Cher Public

  • jackoh: What makes Hoffmann worthwhile to me is that it is a meditation on an artist and his life. It is one thing to produce art, it is... 6:12 PM
  • Dolciamente Pipo: A little late to the game, but I have to say I agree with you. This sounds labored and unmusical to my ears. Like heavy... 6:12 PM
  • la vociaccia: è possibile che il ‘inneggiamo& #8217; sarà bella. Niente altro… 5:51 PM
  • kashania: That’s a lot of fun. 4:16 PM
  • La Cieca: 4:01 PM
  • redbear: An Austrian newspaper has her and Roberto in Lohengrin at Bayreuth in 2018. 3:53 PM
  • La Cieca: Divas, They’re Just Like Us: Anna loses (and retrieves) an earring whilst singing Kálmán. httpv://www.you... 3:24 PM
  • armerjacquino: de los Angeles was a soprano! As far as Garanca is concerned, I can certainly see her as Eboli- the Veil Song is surely a... 3:22 PM

The end of glasnost?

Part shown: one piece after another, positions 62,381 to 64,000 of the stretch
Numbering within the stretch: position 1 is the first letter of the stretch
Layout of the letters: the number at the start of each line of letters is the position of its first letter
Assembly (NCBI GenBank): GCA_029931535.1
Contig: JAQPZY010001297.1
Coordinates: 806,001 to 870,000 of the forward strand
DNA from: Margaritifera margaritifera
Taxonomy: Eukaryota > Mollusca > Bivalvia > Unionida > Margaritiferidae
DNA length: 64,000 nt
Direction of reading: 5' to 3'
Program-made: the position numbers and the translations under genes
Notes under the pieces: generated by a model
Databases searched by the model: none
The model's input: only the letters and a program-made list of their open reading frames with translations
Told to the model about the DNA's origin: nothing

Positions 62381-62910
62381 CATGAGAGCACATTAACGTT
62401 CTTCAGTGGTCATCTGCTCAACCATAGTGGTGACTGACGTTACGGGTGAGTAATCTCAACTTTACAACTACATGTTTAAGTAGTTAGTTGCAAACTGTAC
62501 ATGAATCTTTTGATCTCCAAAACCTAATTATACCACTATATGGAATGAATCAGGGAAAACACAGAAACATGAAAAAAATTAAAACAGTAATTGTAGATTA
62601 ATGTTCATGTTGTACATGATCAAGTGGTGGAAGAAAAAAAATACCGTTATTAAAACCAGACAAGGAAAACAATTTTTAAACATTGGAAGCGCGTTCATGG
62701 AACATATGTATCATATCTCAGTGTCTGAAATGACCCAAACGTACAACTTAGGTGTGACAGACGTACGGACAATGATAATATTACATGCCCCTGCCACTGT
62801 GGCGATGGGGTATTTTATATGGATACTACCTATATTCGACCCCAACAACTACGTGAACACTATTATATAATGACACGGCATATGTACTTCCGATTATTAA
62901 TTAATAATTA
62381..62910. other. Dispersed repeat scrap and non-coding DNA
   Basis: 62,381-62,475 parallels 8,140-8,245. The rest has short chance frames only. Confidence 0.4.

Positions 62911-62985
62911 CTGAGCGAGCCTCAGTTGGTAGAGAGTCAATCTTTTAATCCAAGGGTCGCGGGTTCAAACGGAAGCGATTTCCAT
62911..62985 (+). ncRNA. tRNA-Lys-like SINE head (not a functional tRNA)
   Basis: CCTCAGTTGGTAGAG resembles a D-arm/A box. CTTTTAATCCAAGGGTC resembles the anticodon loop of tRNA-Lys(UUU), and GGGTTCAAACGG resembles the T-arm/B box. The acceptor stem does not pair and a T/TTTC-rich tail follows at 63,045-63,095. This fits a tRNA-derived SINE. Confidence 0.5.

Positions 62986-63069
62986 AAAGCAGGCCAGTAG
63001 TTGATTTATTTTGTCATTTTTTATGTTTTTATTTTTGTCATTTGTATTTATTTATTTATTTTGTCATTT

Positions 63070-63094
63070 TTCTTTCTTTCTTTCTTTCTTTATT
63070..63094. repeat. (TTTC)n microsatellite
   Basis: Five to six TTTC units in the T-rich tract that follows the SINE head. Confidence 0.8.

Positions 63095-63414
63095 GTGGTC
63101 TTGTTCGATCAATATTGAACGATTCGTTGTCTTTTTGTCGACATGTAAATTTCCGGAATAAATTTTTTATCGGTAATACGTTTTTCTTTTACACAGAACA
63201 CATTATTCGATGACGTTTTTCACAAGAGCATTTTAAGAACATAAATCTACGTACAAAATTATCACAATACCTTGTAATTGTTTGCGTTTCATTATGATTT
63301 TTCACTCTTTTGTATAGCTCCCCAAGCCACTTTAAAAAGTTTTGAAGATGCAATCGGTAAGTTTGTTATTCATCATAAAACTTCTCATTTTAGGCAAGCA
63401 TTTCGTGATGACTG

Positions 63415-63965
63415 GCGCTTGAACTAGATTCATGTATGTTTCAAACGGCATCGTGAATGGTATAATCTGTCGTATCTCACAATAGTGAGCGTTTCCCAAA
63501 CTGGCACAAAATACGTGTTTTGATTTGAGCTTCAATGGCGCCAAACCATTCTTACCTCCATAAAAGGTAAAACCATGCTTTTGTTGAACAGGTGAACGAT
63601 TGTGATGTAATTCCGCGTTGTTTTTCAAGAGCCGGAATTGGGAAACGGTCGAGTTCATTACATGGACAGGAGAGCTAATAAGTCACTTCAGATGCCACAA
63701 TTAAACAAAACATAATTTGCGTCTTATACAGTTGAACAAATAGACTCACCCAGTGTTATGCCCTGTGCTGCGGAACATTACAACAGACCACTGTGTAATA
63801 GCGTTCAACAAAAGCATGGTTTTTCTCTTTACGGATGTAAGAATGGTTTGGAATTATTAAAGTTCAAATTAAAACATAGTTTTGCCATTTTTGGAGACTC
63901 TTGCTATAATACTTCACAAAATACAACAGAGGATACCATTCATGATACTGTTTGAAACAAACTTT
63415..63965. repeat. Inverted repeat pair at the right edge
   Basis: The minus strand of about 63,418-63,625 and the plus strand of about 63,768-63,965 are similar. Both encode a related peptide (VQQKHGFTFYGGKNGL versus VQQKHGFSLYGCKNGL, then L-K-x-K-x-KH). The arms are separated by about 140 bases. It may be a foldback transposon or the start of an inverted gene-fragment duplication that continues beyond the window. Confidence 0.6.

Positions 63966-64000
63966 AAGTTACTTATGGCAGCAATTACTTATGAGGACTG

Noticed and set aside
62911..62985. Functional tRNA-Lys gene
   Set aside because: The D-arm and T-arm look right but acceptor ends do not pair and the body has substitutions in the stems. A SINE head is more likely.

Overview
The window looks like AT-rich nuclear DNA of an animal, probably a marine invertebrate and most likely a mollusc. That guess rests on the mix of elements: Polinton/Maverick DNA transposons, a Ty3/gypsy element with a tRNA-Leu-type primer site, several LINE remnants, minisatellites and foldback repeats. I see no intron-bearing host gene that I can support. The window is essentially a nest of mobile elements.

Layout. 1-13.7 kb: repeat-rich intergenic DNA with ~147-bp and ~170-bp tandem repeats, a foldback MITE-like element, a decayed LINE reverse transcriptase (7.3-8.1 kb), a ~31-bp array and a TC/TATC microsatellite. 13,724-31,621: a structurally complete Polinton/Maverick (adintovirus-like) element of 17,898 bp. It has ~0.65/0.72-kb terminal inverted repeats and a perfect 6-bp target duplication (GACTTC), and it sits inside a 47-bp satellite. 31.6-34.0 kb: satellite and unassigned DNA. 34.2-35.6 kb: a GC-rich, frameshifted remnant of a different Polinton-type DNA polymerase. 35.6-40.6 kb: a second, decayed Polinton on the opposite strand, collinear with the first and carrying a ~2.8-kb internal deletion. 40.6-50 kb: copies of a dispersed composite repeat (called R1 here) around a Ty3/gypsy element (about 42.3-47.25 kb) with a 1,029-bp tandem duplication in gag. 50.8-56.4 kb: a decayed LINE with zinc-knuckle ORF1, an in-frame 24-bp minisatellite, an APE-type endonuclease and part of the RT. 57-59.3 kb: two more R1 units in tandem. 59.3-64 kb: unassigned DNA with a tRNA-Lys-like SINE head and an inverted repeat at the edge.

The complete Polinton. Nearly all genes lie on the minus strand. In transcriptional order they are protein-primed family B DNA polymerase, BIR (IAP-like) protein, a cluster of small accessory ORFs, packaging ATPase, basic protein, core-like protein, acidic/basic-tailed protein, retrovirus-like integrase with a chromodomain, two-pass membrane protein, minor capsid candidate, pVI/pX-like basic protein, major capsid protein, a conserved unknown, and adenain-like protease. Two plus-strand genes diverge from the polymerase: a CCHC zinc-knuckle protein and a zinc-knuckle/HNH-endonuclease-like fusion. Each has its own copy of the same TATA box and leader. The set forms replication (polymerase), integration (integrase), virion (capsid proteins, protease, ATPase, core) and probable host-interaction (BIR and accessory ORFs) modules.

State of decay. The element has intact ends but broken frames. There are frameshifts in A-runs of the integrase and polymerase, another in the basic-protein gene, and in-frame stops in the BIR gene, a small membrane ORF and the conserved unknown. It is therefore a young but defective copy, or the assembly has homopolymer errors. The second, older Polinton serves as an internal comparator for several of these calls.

When Mikhail Gorbachev assumed the mantle of the General Secretary of the Communist Party of the Soviet Union in 1985, a palpable change was felt in the air, from Novosibirsk to East Berlin. Words like glasnost (openness) and perestroika (restructuring) began to replace the gradually outmoded Leninist philosophies that had become warped under Stalin and Andropov. The possibilities were palpable, and soon manifested into thousands of Muscovites calling for Gorbachev to resign in 1990, following the latter half of the decade teeming with what David Remnick aptly described for the New Yorker as “argument, truth-telling, irony, hysteria, and scandal” on state television.   Read more »